Wednesday, June 22, 2016

Dale Hawkins (1936 – 2010)




Delmar Allen Hawkins was born in 1936 in Louisiana, on his grandfather’s cotton farm in Gold Mine, where he grew up. His father and other family members were musicians who toured Arkansas and Oklahoma in the 1930s and ’40s. His cousin Ronnie Hawkins was also a rockabilly recording artist. According to Kauppila (2013), young Hawkins grew up absorbing a wide range of musical influences, including country and rhythm and blues (R&B) shows that he heard on Shreveport radio station KWKH (home of the Louisiana Hayride), blues from black sharecroppers with whom he picked cotton on his grandfather’s farm, and black gospel singers in local churches. He bought his first guitar at age thirteen with money he had saved from his paper round. The rhythm guitarist was influenced by the contemporary rock and roll style of Elvis Presley and in particular the guitar sounds of Scotty Moore, but also blended that with the uniquely heavy blues sound of black Louisiana artists to create swamp rock.







He left home at fifteen and lied about his age in order to join the US Navy. He served on a destroyer during the Korean War. Upon his military discharge, he moved to Bossier City and attended a business college in in the neighboring city of Shreveport, under the GI Bill, in 1956. He formed a band played on the Bossier Strip, a nightlife area that catered to off-duty military personnel from nearby Barksdale Air Force Base. The band recorded “See You Soon, Baboon” (intended as an “answer” record to Bobby Charles’s “See You Later, Alligator”), at KWKH studios during off-air hours. Dale and James Burton were college buddies, and in 1957 they recorded "Susie Q" with Burton on the signature riff and solo. Stan’s Record Shop was the regional distributor for Chicago label Chess Records, so owner Stan Lewis sent the song to Chess. The record was released in April 1957 on the Checker subsidiary as one of the first singles Chess released by a white artist. "Suzy Q," with its crackling bluesy guitar and insistent cowbell, was one of the first rock ’n’ roll records to feature lead guitar instead of saxophone and eventually reached No. 27 on the Billboard pop charts and No. 7 on the R&B charts.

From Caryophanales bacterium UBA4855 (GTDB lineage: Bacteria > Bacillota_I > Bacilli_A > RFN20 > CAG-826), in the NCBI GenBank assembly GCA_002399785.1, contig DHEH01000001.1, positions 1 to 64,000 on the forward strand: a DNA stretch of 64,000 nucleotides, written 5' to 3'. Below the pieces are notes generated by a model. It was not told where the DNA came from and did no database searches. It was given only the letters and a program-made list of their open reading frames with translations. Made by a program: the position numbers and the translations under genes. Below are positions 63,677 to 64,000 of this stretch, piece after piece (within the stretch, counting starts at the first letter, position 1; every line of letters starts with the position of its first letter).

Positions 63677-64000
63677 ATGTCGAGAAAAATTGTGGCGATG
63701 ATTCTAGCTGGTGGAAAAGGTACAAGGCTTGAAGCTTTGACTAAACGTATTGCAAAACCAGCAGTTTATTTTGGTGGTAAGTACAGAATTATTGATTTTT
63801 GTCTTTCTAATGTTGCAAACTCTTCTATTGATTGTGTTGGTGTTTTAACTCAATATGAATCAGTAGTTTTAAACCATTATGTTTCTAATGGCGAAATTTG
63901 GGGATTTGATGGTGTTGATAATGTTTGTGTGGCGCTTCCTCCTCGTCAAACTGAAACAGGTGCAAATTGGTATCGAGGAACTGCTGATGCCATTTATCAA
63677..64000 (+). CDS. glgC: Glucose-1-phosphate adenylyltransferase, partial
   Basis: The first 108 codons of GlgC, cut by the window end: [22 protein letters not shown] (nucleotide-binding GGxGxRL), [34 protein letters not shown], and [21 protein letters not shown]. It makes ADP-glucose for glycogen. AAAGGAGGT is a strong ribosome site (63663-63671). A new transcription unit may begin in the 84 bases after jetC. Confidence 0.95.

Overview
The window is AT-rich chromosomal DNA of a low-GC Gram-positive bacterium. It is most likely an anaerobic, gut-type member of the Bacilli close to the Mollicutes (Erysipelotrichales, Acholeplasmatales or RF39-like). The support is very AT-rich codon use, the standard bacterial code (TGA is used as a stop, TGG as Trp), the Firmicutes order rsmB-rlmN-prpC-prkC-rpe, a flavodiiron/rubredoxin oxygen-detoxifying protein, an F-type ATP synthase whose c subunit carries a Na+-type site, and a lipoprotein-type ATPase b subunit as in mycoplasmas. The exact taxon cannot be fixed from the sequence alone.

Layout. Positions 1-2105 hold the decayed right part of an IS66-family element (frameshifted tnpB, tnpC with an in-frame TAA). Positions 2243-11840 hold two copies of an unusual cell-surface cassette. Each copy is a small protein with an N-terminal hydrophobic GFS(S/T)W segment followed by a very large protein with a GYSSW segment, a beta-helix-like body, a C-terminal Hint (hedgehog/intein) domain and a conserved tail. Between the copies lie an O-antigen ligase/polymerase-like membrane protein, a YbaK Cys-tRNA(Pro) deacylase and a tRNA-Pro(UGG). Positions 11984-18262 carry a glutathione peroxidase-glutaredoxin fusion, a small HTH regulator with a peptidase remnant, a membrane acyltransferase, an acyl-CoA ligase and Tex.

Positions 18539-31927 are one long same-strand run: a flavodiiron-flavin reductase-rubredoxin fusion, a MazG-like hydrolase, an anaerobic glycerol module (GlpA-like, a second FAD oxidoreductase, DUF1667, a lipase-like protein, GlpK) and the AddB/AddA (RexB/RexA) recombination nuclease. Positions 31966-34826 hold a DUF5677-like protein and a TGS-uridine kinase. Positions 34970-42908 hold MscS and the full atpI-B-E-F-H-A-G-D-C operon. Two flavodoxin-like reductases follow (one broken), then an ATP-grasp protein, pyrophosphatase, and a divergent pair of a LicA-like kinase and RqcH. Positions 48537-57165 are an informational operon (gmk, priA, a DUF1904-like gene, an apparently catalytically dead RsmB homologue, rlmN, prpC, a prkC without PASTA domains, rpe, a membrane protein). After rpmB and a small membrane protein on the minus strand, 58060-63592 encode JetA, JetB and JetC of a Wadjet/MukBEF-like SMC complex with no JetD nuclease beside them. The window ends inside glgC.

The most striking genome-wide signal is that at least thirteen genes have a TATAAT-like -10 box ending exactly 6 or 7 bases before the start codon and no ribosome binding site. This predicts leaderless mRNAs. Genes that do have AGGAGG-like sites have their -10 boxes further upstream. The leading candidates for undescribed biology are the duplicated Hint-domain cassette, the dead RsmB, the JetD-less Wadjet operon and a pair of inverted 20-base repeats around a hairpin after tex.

Dale Hawkins and James Burton came up with “Susie Q” as they improvised around Burton’s guitar flourish, and later wrote the song kind of worked itself out. The song’s title is most likely to have come from a popular dance craze of the mid-1930s, but other influences have been suggested. The song’s melody came from a 1954 song by the Clovers, “I’ve Got My Eyes on You.”



The song was recorded at the KWKH Radio station in Shreveport, Louisiana. When it was released, Stan Lewis, the owner of Jewel/Paula Records, and Eleanor Broadwater, the wife of Nashville DJ Gene Nobles, were also credited as co-writers to give them shares of the royalties. This was common a practice and guaranteed the song was promoted although more often than not the artists were short changed. Many artists would cover the song including The Rolling Stones (1964); and Creedence Clearwater Revival (1968) among many others.